5. On the face of it, it is commendable that Rye News has decided to have a series of articles about the Rye Neighbourhood Plan. The problem is, both articles so far have been ‘off topic’.
    The first one was about second homes in St Ives and asking whether our Plan should have provision for this too. There is an interesting article on the legality of this, see: https://www.lawgazette.co.uk/practice-points/planning-blocking-second-homes-in-st-ives/5055252.article . However, as far as the Rye Plan goes, this is not deemed relevant. There are 175 out of 2485 households that are second homes, or 7%. This was not deemed problematic during the consultation phase of the Plan, which was started 4 years ago.
    The second article then talks about traffic. Now, the Plan has 29 policies over 7 themes covered in pages 1-124 of the Plan. Traffic is not one of them, as the Plan covers spatial development. One of many aspirations covered in pages 125-150 relates to traffic calming (AT10), which is briefly referred to in your article.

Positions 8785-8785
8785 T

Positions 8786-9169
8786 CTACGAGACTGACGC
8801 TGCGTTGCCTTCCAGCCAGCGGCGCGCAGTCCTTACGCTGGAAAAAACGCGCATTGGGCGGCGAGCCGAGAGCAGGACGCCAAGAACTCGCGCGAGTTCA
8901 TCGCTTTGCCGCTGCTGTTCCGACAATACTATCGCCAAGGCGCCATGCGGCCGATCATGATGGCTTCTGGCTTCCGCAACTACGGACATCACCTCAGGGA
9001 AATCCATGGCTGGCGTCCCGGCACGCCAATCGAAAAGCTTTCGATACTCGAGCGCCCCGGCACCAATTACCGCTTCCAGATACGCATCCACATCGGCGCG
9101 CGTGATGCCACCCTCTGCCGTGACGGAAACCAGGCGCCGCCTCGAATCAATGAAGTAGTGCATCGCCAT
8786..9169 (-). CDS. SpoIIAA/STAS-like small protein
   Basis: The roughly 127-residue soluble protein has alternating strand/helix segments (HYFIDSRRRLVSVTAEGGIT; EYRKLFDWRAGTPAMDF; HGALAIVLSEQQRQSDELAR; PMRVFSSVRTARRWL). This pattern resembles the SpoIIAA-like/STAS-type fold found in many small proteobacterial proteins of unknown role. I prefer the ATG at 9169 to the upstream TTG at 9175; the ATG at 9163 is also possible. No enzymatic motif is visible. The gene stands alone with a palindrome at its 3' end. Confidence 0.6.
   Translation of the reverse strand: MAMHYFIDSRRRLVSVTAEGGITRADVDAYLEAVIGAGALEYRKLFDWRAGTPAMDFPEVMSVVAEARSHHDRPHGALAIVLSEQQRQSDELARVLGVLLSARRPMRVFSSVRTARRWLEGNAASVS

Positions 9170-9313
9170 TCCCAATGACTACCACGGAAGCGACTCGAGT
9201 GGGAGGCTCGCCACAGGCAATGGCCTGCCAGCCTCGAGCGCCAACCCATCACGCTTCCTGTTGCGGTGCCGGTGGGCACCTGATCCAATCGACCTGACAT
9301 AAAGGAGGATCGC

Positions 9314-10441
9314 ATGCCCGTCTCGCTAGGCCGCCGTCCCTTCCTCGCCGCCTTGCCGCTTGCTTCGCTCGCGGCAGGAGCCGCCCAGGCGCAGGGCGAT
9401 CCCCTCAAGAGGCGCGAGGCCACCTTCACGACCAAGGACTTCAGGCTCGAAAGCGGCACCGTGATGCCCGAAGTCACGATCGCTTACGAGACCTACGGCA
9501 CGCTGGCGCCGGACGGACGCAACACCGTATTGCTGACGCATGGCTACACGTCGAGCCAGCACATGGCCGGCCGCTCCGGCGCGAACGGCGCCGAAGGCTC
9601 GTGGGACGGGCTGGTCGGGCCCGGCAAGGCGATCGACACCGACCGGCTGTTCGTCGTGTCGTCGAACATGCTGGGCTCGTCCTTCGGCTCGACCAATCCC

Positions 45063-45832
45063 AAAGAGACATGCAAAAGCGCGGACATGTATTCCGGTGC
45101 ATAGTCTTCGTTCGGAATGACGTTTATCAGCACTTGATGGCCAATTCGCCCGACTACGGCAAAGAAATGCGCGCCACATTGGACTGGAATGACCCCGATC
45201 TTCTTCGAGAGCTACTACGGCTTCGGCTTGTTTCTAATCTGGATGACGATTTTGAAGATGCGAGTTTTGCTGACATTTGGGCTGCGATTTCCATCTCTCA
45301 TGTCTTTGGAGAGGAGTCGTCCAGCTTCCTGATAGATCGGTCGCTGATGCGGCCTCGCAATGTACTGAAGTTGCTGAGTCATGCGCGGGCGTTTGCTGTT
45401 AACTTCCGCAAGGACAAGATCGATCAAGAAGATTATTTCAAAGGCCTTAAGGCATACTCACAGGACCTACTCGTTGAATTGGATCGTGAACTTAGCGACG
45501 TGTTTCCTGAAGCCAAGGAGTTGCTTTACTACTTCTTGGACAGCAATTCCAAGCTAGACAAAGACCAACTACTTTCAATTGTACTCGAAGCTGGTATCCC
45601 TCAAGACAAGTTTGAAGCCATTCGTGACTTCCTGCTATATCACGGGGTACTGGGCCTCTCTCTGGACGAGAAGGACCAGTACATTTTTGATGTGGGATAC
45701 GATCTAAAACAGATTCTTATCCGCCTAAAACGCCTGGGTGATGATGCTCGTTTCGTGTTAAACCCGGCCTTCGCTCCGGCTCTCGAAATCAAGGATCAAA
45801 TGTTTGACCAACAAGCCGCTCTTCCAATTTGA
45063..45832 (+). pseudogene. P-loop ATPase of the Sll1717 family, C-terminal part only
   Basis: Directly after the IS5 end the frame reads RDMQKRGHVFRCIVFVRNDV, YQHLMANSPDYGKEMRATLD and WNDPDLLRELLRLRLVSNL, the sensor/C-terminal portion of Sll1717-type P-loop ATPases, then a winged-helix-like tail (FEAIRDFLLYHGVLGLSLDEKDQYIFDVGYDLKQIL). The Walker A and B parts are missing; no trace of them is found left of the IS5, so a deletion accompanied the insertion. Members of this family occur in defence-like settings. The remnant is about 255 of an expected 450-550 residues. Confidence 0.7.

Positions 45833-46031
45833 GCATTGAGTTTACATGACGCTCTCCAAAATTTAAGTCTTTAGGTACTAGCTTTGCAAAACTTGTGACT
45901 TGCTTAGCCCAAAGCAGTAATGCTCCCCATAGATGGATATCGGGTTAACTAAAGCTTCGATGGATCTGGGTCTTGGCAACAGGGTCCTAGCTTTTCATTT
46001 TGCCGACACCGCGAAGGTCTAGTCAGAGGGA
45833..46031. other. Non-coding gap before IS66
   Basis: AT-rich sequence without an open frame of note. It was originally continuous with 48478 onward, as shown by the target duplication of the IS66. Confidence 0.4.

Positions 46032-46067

We are now promised that the third article about the Plan will be on the subject of – wait for it – traffic.
    So many people are getting het up about traffic issues of late, rightly or wrongly, whether it’s to do with parking, volume, vehicle types, speeds, you name it – but it really is not down to the Plan to solve. We can all have clever ideas about what could be in the Rye Neighbourhood Plan, but now is not the time to be tinkering with it or to lose focus. It needs to be adopted as soon as practicable so as to prevent inappropriate development against the wishes of Ryers and so that we can benefit from the increased Community Infrastructure Levy (25% instead of 15%) going straight to Rye.